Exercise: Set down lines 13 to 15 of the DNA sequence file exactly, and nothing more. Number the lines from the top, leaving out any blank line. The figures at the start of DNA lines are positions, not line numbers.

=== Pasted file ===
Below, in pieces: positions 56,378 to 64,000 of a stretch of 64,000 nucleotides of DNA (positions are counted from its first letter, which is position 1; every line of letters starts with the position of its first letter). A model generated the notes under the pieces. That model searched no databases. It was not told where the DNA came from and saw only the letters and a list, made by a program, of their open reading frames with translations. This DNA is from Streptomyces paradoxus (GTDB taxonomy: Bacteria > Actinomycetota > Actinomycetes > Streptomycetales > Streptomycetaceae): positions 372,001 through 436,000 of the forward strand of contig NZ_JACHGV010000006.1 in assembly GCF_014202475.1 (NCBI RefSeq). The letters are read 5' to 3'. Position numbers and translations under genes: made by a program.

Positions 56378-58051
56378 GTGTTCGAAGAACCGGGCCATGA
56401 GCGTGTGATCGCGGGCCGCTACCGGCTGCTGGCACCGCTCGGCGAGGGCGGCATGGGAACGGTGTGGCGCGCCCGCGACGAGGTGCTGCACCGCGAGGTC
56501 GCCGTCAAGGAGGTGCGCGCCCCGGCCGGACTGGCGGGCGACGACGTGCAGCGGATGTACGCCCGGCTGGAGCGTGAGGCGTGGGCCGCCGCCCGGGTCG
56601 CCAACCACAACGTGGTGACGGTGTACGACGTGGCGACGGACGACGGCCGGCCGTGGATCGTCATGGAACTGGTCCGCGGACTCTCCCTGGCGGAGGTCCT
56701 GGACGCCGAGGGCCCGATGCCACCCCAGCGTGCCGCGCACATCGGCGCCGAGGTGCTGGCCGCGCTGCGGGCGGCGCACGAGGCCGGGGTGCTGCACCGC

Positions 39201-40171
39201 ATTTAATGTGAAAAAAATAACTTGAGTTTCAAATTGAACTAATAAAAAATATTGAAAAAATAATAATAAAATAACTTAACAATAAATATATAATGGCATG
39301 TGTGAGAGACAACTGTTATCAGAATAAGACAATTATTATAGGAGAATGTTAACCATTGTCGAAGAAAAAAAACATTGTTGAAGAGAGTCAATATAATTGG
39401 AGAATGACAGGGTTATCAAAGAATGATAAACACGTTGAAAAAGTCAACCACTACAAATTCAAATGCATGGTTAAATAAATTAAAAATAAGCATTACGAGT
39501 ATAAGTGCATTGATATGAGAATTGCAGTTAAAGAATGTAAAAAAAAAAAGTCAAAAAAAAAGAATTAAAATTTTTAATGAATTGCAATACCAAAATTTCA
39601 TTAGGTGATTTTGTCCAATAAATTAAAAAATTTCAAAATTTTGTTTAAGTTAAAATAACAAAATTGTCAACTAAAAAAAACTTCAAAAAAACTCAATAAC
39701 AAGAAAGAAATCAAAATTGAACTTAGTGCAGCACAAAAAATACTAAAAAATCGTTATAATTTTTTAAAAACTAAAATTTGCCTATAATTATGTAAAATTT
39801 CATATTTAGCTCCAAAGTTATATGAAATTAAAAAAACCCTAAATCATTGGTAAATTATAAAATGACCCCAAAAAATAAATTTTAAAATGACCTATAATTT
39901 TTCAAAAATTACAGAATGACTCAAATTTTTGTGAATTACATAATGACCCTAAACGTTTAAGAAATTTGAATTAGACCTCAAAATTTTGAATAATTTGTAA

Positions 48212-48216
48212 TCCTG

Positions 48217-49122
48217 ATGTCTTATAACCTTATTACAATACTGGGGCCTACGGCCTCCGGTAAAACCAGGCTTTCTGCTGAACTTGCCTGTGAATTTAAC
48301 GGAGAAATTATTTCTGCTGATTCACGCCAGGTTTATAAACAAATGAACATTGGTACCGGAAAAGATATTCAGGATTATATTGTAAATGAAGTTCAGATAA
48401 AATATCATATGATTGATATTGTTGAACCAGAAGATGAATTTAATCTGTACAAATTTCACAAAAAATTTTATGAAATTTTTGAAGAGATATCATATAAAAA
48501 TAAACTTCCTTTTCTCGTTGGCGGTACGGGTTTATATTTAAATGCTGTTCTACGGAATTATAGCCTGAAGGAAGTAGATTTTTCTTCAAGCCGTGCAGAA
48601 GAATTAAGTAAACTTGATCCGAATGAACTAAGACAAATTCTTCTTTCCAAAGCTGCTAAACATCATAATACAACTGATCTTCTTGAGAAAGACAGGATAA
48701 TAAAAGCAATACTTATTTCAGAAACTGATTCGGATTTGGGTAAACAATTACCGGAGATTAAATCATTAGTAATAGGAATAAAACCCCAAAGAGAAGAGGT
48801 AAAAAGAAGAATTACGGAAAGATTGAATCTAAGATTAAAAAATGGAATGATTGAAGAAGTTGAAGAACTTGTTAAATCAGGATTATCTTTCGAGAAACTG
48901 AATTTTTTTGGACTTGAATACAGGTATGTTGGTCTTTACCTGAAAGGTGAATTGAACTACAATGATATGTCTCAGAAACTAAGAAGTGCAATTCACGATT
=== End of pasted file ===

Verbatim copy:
39601 TTAGGTGATTTTGTCCAATAAATTAAAAAATTTCAAAATTTTGTTTAAGTTAAAATAACAAAATTGTCAACTAAAAAAAACTTCAAAAAAACTCAATAAC
39701 AAGAAAGAAATCAAAATTGAACTTAGTGCAGCACAAAAAATACTAAAAAATCGTTATAATTTTTTAAAAACTAAAATTTGCCTATAATTATGTAAAATTT
39801 CATATTTAGCTCCAAAGTTATATGAAATTAAAAAAACCCTAAATCATTGGTAAATTATAAAATGACCCCAAAAAATAAATTTTAAAATGACCTATAATTT